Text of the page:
Federal Tax and Tax Liens
Section 6324(a) of the Internal Revenue Code, even as amended, does not provide that all property is divested of the federal estate tax lien upon the transfer by the beneficiary thereof. It is only non-probate property that is so divested of the lien upon such transfer.
The difficulty here is occasioned by reading subsection (2) of Section 6324(a) out of context. Section 6324(a)(2) provides as follows:
Any part of suchproperty [emphasis added] transferred by (or transferred by a transferee of) such spouse, transferee, trustee, surviving tenant, person in possession of property by reason of the exercise, nonexercise or release of a power of appointment, or beneficiary, to a purchaser or holder of a security interest shall be divested of the lien provided [herein] and a like lien shall then attach to all the property of such spouse, transferee, trustee, surviving tenant, person in possession, or beneficiary, or transferee of any such person, except any part transferred to a purchaser or holder of a security interest.
The words "such property" are crucial to the proper interpretation of subsection (2), which, of course, is preceded by subsection (1). Section 6324(a)(1) provides as follows:
If the estate tax imposed by Chapter 11 is not paid when due, then the spouse, transferee, trustee (except the trustee of an employee's trust which meets the requirements of section 401(a)), surviving tenant, person in possession of the property by reason of the exercise, nonexercise, or release of a power of appointment, or beneficiary, who receives, or has on the date of the decedent's death, property included in the gross estate under sections 2034 to 2042, inclusive, [emphasis added] to the extent of the value, at the time of the decedent's death, of such property, shall be personally liable for such tax.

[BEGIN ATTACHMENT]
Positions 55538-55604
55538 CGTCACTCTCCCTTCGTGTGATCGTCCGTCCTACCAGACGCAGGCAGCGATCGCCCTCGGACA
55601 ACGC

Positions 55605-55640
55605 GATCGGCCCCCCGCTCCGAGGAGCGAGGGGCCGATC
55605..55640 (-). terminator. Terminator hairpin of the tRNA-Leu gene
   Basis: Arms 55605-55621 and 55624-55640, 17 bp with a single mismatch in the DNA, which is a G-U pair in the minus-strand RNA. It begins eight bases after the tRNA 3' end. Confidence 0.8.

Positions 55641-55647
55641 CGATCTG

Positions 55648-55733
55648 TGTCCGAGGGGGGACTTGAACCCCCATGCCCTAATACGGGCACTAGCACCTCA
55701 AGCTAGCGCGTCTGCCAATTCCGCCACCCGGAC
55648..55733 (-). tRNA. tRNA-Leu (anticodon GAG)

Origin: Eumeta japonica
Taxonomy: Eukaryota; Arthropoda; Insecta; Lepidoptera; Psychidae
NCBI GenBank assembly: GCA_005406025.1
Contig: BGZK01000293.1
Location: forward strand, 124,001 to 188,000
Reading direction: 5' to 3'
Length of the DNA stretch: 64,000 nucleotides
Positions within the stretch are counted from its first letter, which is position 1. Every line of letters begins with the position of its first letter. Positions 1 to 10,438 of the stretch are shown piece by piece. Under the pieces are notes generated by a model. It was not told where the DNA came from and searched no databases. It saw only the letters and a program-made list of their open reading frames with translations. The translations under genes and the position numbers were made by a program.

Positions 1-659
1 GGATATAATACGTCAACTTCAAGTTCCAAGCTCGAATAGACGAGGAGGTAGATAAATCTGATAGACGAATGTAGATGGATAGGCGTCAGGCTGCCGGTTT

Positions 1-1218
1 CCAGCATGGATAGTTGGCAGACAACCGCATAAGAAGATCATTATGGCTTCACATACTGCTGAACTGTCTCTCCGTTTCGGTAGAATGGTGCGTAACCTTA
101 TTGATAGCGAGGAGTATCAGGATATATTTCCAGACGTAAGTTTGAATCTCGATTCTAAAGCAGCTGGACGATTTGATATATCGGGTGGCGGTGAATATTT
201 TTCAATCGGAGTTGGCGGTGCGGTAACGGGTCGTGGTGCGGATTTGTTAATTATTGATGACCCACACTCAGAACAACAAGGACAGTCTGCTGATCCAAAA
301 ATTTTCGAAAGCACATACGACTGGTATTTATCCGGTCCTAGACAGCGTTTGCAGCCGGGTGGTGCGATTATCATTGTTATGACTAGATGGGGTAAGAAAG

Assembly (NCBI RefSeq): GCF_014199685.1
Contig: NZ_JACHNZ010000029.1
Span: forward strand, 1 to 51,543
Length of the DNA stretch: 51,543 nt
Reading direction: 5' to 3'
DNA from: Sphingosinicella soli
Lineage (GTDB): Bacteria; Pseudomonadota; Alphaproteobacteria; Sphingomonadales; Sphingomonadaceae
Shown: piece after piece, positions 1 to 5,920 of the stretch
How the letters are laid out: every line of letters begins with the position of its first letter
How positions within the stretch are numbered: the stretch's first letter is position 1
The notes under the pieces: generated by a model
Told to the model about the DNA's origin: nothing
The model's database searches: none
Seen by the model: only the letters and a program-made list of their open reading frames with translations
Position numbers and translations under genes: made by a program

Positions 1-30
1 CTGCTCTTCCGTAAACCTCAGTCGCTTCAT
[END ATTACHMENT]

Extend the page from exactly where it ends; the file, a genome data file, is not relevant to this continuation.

It is the property which is included in the federal estate by reason of sections 2034 to 2042 which is the property divested of the lien upon its transfer, and which is referred to in subsection (b).
To see how the misinterpretation of the statute developed into a malpractice suit, read Fall River Savings Bank v. Callahan, 18 Mass.App.Ct. 76, 463 N.E.2d 555 (1984).
For your information, the types of property included in sections 2034 through 2042 are:
|Section||Type of Property|
|2034||Dower and Curtesy|
|2035||Adjustment to Gifts Made Within 3 Years of Death|
|2036||Transfers with Retained Life Estate|
|2037||Transfers Taking Effect at Death|
|2041||Powers of Appointment|
|2042||Proceeds of Life Insurance|
With respect to probate property the federal lien is divested from property transferred to a subsequent purchaser, but only if the estate's executor has been discharged from personal liability (i.e., a final account has been filed and allowed and the executor discharged). See United States v. Vohland, 675 F.2d 1071 (1982).
1 The only things the amendment did were to correct a typographical error in the statute regarding trusts under section 401(a) of the Internal Revenue Code and also to eliminate the requirements that a transferee bona fide and have paid an adequate and full consideration. See Federal Tax Liens—Statute Text in these notes. [Back to Text]